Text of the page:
The culpability of publishers in Facebook’s data gathering was the subject of an earlier post, where I urged publishers to stop using Facebook login. Pixels and beacons should also be dropped, I’d argue, because they are feeding data into a sloppy and abusive data monstrosity.
But people aren’t about to give up Facebook en masse. A recent survey found that people love Facebook so much, they’d have to be paid $1,000 to quit it for a year. Facebook derives about $200 per user in revenues, so there’s a 5x gap between revenues and perceived value.
By these measures, Facebook isn’t the most valuable piece of online infrastructure. In 2017, people said they’d need to be paid about $3,600 per year to stop using online maps, about $8,400 to give up using email, and about $17,500 to live without online search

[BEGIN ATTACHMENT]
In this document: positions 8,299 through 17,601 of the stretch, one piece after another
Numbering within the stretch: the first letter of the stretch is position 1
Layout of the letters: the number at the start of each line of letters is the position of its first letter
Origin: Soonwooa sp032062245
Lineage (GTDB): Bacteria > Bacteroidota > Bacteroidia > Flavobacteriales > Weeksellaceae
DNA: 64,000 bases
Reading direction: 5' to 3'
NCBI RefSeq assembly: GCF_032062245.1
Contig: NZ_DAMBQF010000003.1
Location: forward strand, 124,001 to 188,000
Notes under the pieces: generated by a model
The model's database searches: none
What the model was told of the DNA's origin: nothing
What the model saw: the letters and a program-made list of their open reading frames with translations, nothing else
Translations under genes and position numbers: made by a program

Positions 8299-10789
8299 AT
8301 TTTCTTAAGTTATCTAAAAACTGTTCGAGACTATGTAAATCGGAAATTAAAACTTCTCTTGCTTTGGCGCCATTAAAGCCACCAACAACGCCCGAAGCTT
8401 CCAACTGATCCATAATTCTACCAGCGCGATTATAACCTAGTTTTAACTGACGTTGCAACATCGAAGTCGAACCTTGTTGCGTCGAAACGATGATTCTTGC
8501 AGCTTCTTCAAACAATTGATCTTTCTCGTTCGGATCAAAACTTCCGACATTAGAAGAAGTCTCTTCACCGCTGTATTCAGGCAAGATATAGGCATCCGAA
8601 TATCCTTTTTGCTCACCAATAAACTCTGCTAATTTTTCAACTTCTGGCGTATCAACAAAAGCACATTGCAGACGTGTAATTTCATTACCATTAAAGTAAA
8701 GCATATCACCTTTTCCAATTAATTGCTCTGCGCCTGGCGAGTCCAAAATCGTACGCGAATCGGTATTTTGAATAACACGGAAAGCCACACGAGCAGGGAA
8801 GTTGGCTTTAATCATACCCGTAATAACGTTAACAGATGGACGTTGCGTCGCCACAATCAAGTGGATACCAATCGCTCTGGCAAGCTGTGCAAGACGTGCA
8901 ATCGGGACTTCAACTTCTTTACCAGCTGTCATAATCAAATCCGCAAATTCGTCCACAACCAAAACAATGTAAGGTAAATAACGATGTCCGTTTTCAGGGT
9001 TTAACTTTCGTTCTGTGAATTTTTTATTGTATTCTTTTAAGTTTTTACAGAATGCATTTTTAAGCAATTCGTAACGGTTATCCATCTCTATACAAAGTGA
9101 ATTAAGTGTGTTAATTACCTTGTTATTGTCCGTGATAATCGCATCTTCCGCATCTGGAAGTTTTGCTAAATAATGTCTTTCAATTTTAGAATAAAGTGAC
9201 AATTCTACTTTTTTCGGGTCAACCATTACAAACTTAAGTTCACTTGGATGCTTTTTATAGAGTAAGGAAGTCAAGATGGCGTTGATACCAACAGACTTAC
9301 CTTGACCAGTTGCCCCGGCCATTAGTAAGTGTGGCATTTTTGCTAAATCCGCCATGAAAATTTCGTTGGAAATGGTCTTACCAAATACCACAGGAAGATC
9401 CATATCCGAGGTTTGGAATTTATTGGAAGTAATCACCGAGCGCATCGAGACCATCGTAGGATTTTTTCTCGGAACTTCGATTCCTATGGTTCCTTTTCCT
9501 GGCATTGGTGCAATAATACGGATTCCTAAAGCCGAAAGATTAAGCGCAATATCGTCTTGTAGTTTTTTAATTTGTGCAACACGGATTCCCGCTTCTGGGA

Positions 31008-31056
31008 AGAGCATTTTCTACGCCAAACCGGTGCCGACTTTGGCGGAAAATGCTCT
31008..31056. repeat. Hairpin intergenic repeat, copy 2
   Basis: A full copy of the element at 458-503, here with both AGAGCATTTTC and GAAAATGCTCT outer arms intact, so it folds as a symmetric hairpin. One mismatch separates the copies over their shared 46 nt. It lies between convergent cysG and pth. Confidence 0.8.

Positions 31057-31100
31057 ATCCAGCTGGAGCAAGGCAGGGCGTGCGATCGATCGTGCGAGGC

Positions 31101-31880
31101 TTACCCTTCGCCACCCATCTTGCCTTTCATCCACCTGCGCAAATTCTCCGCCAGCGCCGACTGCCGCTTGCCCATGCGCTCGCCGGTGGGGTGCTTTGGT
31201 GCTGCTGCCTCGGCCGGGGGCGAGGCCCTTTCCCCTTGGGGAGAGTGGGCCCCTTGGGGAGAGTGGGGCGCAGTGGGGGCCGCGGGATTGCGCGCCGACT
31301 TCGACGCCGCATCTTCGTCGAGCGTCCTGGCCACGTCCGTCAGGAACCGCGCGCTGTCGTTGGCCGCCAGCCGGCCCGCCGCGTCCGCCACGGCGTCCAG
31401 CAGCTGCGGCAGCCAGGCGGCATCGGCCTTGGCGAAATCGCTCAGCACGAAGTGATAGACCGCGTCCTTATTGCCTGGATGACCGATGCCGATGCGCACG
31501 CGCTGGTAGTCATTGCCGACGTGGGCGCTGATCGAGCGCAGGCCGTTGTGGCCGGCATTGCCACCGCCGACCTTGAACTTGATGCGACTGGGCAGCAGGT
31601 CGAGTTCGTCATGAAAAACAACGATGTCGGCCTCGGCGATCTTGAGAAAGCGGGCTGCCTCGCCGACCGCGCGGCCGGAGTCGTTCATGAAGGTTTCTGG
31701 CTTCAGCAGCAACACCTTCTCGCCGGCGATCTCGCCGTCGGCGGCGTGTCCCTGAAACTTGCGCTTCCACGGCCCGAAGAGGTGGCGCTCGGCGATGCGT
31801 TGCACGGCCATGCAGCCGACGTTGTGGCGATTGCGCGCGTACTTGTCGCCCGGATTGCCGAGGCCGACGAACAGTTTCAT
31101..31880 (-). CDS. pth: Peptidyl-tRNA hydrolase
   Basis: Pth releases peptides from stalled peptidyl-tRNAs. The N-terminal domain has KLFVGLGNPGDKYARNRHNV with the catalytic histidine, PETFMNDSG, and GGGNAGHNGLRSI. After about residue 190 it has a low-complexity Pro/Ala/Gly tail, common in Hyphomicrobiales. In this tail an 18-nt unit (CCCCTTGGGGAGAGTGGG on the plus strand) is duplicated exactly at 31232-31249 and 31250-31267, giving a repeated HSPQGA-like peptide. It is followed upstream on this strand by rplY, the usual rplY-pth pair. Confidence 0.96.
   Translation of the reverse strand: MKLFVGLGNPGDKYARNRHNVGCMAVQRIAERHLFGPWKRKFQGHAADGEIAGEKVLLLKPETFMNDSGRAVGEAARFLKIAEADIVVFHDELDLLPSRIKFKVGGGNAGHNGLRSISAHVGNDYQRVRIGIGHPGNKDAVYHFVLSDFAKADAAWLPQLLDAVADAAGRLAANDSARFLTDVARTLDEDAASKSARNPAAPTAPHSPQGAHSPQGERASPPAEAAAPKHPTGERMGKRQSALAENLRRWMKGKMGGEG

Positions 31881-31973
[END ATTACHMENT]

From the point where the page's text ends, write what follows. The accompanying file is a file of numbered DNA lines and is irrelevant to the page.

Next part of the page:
As long as we’re hooked to free services that trade in our data, we’ll continue to fuel data acquisition and data trading initiatives that tread on privacy, allow online targeting, and encourage large-scale surveillance.
German regulators seem to be setting the table for a major test of GDPR, public opinion, and the surveillance economy. Does it amount to the beginning of the end of Facebook’s surveillance advertising model? Time will tell. But given everything we know, having practices like these curtailed via regulation may be something we look back on and celebrate.